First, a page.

. >> high level defection there. mohammed jamjoom joins me from beirut. we're hearing reports of how the rebels helped him make his escape to turkey. >> reporter: that's right, victor. the rebel free syrian army spokesperson we spoke with earlier in the day said it was an arduous journey, took longer than they anticipated. at one point they were transporting the major general by scooter and that it took hours longer than they thought it would, he finally got across the border into turkey. we have been trying to reach the major general. we have not been able to yet. but the rebel free syrian army says this is very significant. this is a morale boost for the rebels there. now, even though this isn't making any difference on the ground in syria right now, and it is a horribly violent day, 60 killed so far, the fact of the matter is if this man who he says he is, and if he's as high rank is as he says he is, co-provide kcohe could provide key intelligence to the rebels and the international community as well. >> soon we'll hit the two-year mark for what has been happening in syria and ov
: thank you. egypt expanded military there. mohammed morsi issued decree to give troops the right to arrest civilians and joint responsibility the police ahead of saturday's constitutional referendum in egypt. north korea extended the launch window for a controversial long range rocket. north korean officials say scientists found a technical deficiencies in the rocket first stage. north korea says it's putting up a satellite. the west believes that is covered a test long range missile technology. they are talking in private. but are we getting any closer to a deal to get off the so-called fiscal cliff? we will talk about it all with the fox all-stars when we return. [ woman ] we knew it was gonna be bad, but never like this. the red cross was down here all the time. [ man ] they've given us a lot of heart. in times of need, they're there. ♪ [ kerry ] my dad was watching his house burn. he turned around, and all of a sudden, therwas this guy standing there from the red cross. at a point where i had just lost everything, the idea that there was someone there... that's an amazing t
's new constitution. today, the embattled president mohamed morsi amended a law so voters can no longer cast their ballots outside of their electoral districts. this is what they have been doing in the past. >> reporter: the clock is ticking to saturday's nationwide vote on egypt's constitution. opposition factions, the moderates, liberals out in mass tonight, protesting against the president and the process by which the constitution was drafted. supporters of the president were out, too. unlike last week, both sides behaved sensibly. no violence or clashes. the protests were peaceful. you get the impression, the opposition is running out of time. the referendum is on saturday. beyond protests, it doesn't look like they have many options. the president's position is if the opposition doesn't like the constitution, they can vote no on saturday. tomorrow, opposition leaders set to decide whether they will take part in the referendum. >> thank you. >>> next to mali where the country's interim president has appointed a new prime minister. the announce came hours after the country's former p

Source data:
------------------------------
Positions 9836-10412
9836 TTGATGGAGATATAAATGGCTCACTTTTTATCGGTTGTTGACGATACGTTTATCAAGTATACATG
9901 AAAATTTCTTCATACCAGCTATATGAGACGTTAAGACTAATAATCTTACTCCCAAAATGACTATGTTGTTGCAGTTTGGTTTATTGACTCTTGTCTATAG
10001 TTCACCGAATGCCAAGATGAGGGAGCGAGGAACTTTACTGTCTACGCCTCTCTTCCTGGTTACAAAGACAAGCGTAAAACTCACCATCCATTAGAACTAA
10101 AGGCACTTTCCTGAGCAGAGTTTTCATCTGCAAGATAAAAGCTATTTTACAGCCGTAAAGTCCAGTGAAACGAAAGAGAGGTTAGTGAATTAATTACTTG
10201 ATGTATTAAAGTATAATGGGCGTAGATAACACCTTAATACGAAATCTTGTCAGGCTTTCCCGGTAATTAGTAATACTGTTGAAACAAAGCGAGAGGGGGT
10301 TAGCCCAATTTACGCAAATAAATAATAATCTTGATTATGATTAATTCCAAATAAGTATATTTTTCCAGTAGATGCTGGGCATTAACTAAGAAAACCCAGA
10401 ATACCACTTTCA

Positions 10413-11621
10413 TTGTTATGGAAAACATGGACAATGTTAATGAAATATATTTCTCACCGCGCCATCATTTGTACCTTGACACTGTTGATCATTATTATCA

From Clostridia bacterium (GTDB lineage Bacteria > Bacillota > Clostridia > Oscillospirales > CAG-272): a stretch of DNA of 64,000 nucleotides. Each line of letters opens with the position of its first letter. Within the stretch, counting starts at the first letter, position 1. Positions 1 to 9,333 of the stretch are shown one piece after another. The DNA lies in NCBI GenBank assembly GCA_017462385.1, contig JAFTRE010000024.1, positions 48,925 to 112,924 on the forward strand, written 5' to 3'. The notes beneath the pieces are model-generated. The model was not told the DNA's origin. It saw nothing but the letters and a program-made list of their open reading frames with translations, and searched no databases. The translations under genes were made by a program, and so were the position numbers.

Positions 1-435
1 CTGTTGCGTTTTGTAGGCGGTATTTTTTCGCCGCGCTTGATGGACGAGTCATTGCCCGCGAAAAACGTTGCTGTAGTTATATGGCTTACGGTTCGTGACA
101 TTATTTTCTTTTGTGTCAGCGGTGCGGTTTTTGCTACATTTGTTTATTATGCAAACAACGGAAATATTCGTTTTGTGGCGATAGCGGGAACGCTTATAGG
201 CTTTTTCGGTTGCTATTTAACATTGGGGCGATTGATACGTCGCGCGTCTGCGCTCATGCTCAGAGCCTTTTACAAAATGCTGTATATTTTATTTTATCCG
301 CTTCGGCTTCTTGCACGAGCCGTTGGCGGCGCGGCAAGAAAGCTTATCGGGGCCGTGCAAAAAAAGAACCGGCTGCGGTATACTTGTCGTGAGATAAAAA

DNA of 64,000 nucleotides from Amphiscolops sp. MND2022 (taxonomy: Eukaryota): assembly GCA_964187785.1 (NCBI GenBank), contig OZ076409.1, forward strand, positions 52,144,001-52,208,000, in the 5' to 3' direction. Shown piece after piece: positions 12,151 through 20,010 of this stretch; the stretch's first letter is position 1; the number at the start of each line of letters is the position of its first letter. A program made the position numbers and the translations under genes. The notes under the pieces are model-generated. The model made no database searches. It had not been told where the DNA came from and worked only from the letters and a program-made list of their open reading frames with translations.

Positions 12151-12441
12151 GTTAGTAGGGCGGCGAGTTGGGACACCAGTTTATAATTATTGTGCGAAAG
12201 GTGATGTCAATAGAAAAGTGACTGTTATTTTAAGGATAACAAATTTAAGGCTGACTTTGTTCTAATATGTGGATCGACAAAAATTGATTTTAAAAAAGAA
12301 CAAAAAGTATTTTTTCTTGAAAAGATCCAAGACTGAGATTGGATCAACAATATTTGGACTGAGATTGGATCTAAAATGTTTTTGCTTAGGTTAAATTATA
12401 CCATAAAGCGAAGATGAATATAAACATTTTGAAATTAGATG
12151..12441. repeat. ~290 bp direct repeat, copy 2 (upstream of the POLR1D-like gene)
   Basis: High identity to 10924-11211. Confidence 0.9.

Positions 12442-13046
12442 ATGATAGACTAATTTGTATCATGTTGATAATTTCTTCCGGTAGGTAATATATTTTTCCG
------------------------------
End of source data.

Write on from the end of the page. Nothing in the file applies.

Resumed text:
if mohammed morsi gets his way at the ballot box. tomorrow, the second half of egypt votes on a draft constitution that critics say begins the process of turning the arab world populist country in an islamic state. at the halfway point, those in favor of the move lead the vote by a double digit margin. saturday includes voters in mostly southern egyptian provinces, typically poorer and experts say likely to favor the islamist by wider margin. the latest round of violence began last month when morsi gave himself almost king like powers bridging thousands of people to the street in protest and forcing the army to ring the presidential residents with tanks. the speed at which morsi is pushing through constitution that limits the free speech and women's right, while being based largely on shiria or islamic law is increasing fears that the muslim brotherhood is ruling egypt by that old adage. "one man, one vote. one time." john? >> leland vittert in jerusalem. thanks. still ahead. solutions to flip the script when it comes to debt and deficit. first, the national rival association calls fo
killed as they lined up at a bakery to get the bread. mohammed jamjoon joins us by phone from beruit. some of the video you are about to see is extremely graphic. what can you tell us? >> dana, it's horrific and grizzly details that are emerging. opposition activist says hundreds were lined up to get bread from the bakery. the first time it opened in over a week in the town of haifa. it was shelled by a warplane overhead and at least 1200 people killed in the attack. the amateur video posted online shows an extremely gruesome scene. mangled corpses in the rubble. you can see rebel army officers and civilians trying to help the wounded. a terrible, terrible tragedy according to whom we've been speaking with. that town harbors a lot of anti government sentiment. liberated by rebels just a week ago. and because of that, they were targeted by the regime yesterday. they issues a statement and blame what happened to terrorists, and that's the term they use when talking about rebel fighters. the townspeople called for help. called for intervention from the syrian regime. and they sent in mi